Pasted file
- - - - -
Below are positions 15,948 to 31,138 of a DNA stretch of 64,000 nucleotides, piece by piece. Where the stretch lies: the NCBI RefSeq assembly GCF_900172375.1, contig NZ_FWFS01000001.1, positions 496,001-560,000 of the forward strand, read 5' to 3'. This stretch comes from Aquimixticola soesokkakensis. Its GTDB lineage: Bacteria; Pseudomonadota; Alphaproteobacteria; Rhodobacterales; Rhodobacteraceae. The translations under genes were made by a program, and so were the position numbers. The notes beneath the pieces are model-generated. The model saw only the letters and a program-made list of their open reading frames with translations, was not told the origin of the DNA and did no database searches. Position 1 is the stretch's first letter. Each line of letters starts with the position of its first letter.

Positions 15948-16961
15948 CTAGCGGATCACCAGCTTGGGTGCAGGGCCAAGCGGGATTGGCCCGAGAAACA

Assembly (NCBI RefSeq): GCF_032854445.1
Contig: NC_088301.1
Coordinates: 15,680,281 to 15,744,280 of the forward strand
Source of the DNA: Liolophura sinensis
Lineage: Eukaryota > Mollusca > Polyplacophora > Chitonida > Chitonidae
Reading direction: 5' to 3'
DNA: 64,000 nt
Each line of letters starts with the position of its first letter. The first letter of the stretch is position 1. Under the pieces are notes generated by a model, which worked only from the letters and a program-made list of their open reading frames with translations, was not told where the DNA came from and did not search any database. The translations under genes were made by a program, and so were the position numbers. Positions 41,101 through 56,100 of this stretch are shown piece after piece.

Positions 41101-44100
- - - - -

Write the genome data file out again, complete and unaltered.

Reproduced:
Below are positions 15,948 to 31,138 of a DNA stretch of 64,000 nucleotides, piece by piece. Where the stretch lies: the NCBI RefSeq assembly GCF_900172375.1, contig NZ_FWFS01000001.1, positions 496,001-560,000 of the forward strand, read 5' to 3'. This stretch comes from Aquimixticola soesokkakensis. Its GTDB lineage: Bacteria; Pseudomonadota; Alphaproteobacteria; Rhodobacterales; Rhodobacteraceae. The translations under genes were made by a program, and so were the position numbers. The notes beneath the pieces are model-generated. The model saw only the letters and a program-made list of their open reading frames with translations, was not told the origin of the DNA and did no database searches. Position 1 is the stretch's first letter. Each line of letters starts with the position of its first letter.

Positions 15948-16961
15948 CTAGCGGATCACCAGCTTGGGTGCAGGGCCAAGCGGGATTGGCCCGAGAAACA

Assembly (NCBI RefSeq): GCF_032854445.1
Contig: NC_088301.1
Coordinates: 15,680,281 to 15,744,280 of the forward strand
Source of the DNA: Liolophura sinensis
Lineage: Eukaryota > Mollusca > Polyplacophora > Chitonida > Chitonidae
Reading direction: 5' to 3'
DNA: 64,000 nt
Each line of letters starts with the position of its first letter. The first letter of the stretch is position 1. Under the pieces are notes generated by a model, which worked only from the letters and a program-made list of their open reading frames with translations, was not told where the DNA came from and did not search any database. The translations under genes were made by a program, and so were the position numbers. Positions 41,101 through 56,100 of this stretch are shown piece after piece.

Positions 41101-44100